The ancient city of Petra, Jordan, was named a UNESCO World Heritage site in 1985 and has more recently been added to the list of New Seven Wonders of the World. Lost to the western world until 1812, the 'rose-red city' with its stunning sandstone architecture carved directly into bedrock is truly impressive. First constructed by the Nabataeans starting around 200 BC, and later controlled by the Romans (beginning in AD 106), this desert metropolis is noted for an elaborate water management system that allowed the city to thrive for centuries in an arid region while functioning as an important trading hub for the ancient world (Ruben 2003; Ortloff 2005). Recent non-destructive geophysical investigations of the so-called Upper Market area (Figure 1) in the Petra city centre have revealed a range of previously unknown features likely to be related to the water management of the city. A thorough understanding of this system is crucial to knowing how and why the city emerged, expanded to a population of 20 000 residents, and eventually fell into decline.
With magnetic and electromagnetic data collected in 2010, a series of processing and modelling procedures were undertaken in order to reveal, enhance and assess parameters of detected features at various depths. This effort involved using techniques of spectral analysis and inverse modelling, including several potential field transformations and dipole parameter estimates of magnetic data. In 2011, follow-up work was undertaken with ground-penetrating radar in order to confirm the findings of the 2010 season, and to gain a higher resolution perspective on certain features. It became clear that interpretations drawn from the radar survey were very much in agreement with interpretations of the magnetic and electromagnetic surveys. Among the several major features revealed, a large channel striking westward from the South Nymphaeum (an architectural and hydrological feature about which little is known; location on Figure 1) exhibits comparable scale to a Roman aqueduct, and also appears to have an arched ceiling. Ceramic water pipes, shallow channels and a possible cistern (of substantial scale) were also detected. The results of all three methods were integrated, along with topographic data, into a virtual model of the site (Figure 2).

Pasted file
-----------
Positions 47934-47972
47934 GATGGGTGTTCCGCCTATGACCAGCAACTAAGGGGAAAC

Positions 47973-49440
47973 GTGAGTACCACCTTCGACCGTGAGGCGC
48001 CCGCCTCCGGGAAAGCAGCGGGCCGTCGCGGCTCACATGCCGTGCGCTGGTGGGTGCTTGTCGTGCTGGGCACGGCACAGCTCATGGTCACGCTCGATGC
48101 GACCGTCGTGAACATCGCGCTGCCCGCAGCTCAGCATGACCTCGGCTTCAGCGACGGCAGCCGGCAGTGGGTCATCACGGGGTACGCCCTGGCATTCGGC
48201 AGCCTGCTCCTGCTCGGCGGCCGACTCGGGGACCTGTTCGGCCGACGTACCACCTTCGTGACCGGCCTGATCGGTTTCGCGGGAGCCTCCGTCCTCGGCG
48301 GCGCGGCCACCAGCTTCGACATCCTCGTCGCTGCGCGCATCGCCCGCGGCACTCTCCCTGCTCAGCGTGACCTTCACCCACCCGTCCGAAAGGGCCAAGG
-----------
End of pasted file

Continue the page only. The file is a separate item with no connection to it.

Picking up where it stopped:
The geophysical results offer a virtual glimpse into missing pieces of Petra's water management puzzle, a topic that has generated years of scholarship. It appears from our findings that the Upper Market, an area which previously attracted little attention from archaeologists (cf. Bachman et al. 1921; Kanellopoulos 2002), may have played a significant role in the city's water catchment, storage and distribution. The newly-discovered features necessitate a rethinking of this space, with broader implications for the water management system of Petra.
High-tech methods such as those employed here represent a growing trend in archaeological practice, making rapid site assessments feasible with minimal excavation. This may constitute a major shift in how archaeological sites are thought about and investigated, as archaeology without digging has become a more viable option. Our team will continue with geophysical investigations in other areas of Petra and its surrounding environs, attempting to detect more virtual finds that might offer fresh insight into this remarkable city.
This research was supported by the Curtis T. and Mary G. Brennan Foundation, the Joukowsky Institute for Archaeology and the Ancient World at Brown University, the Department of Antiquities, Hashemite Kingdom of Jordan, and the Weidenfeld Research Fellowship.
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